The Szekelys waited and hoped to be rescued by their fellow ethnic kin further to the west. That is just what happened in 1940 when Hungary threatened war with Romania if they did not cede Transylvania. Adolf Hitler’s Nazi German government intervened to avert war between the two since both were German allies. The deal that was agreed upon handed northern Transylvania and Szekely Land back to Hungary. It was a deal with the devil, one that Hungarians and Szekelys would come to regret but one time and that would be continuously. During World War II, the Szekely Himnusz enjoyed a resurgence. It became part of the mandatory curriculum in Hungarian schools. Ever so slowly, the Himnusz was gaining a popular following. This nationalistic turn did not last long, as the Soviet Red Army invaded and occupied Romania in 1944 while pursuing the Germans. Northern Transylvania was placed back under Romanian rule after the war ended and Romania was soon under communist rule, as was Hungary. This portended a worsening situation for the Szekelys.
On the surface things did not look so bad at first, as the Szekelys were given their own autonomous region, affording them the superficial trappings of freedom. The reality turned out be very different as Szekely Land was ruled by a thoroughly communist administration. The façade of autonomy was stripped away by Nicolae Ceauscesu in the late 1960’s. Soon, oppression of Szekelys based on their ethnic identity began. They made a convenient scapegoat for a communist government looking for someone to blame for a failing economy, wholesale shortages and a useful distraction from the sheer venality of Ceaucescu’s rule. During the long and increasingly tyrannical rule of the communists in Romania singing of the Szekely Himnusz was forbidden. Those caught singing it could be imprisoned and sentenced to hard labor in work camps. This ban had paradoxical consequences, with the Himnusz becoming more rather than less popular. It was an act of protest against the dictatorial Ceaucescu regime, a profession of both individual and collective identity by Szekelys.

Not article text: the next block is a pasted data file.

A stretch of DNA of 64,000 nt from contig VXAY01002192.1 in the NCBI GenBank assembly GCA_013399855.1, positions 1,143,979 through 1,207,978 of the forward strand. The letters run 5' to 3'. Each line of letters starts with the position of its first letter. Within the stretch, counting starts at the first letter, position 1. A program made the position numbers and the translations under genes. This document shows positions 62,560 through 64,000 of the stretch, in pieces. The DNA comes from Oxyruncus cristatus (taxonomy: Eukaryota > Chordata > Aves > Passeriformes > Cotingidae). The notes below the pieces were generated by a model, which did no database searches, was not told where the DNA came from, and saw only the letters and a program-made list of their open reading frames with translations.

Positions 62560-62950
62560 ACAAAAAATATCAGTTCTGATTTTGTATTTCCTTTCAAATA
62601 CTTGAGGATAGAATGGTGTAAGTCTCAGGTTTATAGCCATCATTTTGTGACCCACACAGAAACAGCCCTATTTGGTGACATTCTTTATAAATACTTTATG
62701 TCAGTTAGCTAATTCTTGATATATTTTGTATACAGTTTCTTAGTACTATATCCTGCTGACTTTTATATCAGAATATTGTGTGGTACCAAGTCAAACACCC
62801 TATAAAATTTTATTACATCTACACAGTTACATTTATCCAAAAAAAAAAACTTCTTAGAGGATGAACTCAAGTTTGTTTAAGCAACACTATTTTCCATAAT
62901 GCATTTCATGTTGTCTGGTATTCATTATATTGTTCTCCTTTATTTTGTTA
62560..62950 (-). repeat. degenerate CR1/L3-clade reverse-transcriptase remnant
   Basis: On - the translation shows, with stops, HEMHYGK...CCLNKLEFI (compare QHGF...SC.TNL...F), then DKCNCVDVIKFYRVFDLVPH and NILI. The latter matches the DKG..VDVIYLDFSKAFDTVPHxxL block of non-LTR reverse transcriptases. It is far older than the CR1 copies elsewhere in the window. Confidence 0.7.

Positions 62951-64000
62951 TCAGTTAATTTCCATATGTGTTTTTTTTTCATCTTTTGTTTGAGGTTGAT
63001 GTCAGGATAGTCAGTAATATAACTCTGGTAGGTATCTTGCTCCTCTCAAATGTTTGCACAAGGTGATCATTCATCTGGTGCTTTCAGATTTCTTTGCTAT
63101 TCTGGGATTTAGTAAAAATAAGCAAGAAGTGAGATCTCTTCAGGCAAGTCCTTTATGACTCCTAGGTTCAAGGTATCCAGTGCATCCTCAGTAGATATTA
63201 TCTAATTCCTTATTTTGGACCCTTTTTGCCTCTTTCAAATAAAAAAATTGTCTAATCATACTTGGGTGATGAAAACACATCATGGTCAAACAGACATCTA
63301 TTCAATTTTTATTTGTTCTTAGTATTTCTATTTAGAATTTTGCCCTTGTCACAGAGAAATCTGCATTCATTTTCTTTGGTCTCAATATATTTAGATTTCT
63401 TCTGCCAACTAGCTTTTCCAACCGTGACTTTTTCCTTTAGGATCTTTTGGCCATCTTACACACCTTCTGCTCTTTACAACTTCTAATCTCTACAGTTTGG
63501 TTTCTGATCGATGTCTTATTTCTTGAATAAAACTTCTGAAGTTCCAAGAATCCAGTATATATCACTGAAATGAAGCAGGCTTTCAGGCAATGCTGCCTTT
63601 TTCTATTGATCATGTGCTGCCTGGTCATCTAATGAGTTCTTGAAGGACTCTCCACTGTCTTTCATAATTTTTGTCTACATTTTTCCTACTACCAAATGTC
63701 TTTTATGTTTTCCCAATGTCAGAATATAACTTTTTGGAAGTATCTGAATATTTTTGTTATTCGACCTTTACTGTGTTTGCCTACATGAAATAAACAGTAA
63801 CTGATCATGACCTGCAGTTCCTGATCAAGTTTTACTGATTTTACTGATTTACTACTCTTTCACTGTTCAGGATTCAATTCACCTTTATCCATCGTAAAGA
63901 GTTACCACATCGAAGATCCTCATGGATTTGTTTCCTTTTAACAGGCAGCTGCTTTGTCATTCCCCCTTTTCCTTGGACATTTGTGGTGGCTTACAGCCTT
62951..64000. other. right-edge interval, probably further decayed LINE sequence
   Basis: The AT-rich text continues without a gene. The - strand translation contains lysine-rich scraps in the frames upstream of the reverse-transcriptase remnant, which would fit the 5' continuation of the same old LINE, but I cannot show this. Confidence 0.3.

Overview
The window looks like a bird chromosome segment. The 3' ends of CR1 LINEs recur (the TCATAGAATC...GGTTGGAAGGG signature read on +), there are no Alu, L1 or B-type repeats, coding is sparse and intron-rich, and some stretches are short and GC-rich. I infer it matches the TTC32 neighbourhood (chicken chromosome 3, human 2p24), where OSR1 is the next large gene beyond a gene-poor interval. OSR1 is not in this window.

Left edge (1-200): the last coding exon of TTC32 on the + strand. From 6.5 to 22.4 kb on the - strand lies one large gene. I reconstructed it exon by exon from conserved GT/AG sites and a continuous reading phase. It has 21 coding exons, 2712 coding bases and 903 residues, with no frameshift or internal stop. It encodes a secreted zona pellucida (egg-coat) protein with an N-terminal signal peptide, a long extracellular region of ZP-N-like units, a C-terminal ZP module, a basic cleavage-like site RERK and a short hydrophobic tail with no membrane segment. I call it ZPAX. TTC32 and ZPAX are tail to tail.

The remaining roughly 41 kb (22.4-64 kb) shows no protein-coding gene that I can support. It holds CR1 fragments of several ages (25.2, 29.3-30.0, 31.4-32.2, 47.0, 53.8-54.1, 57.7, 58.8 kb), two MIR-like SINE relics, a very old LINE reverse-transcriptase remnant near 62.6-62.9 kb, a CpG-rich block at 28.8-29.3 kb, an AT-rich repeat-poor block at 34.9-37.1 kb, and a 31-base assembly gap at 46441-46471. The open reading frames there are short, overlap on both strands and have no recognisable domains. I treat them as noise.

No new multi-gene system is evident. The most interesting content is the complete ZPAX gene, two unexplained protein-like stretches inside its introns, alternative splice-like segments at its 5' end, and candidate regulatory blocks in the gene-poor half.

The Last Line – A Tragic Transylvanian Tale
The fall of Ceaucescu and communism in Romania at the end of 1989 meant the Szekely were free to sing the Himnusz once again in public, but this was seen by many as a subversive act against Romanian rule. Calls for Szekely autonomy have been met with skepticism, feeding fears that Hungary might try to regain Transylvania. While nationalist tensions have waxed and waned over the last three decades, the Himnusz has continued to grow in popularity. To the point, that in 2009 it was made the official anthem of Szekely Land by the Municipal Assembly in Szekelyudvarhely (Odorheiu Securisec). Many Hungarians, in faraway places such as Nyugati Station in Budapest where I first heard the Himnusz, know the anthem by heart. It speaks to the tragic history of the Szekelys and Historic Hungary.
A wound that can never be healed is soothed by those who sing the words to this song of sorrow. Such empathy is not shared by many Romanians who feel that what the Szekely are really seeking is independence. That singing the Himnusz is not an expression of ethnic pride, but another step on the slippery slope towards independence. It is highly doubtful that the Szekelys could ever regain independence, but that has never stopped them from yearning to be free in their ancient and historic homeland. They continue to remain ever faithful all the way to the Himnusz’s last line, “Don’t let Transylvania be lost, our God!”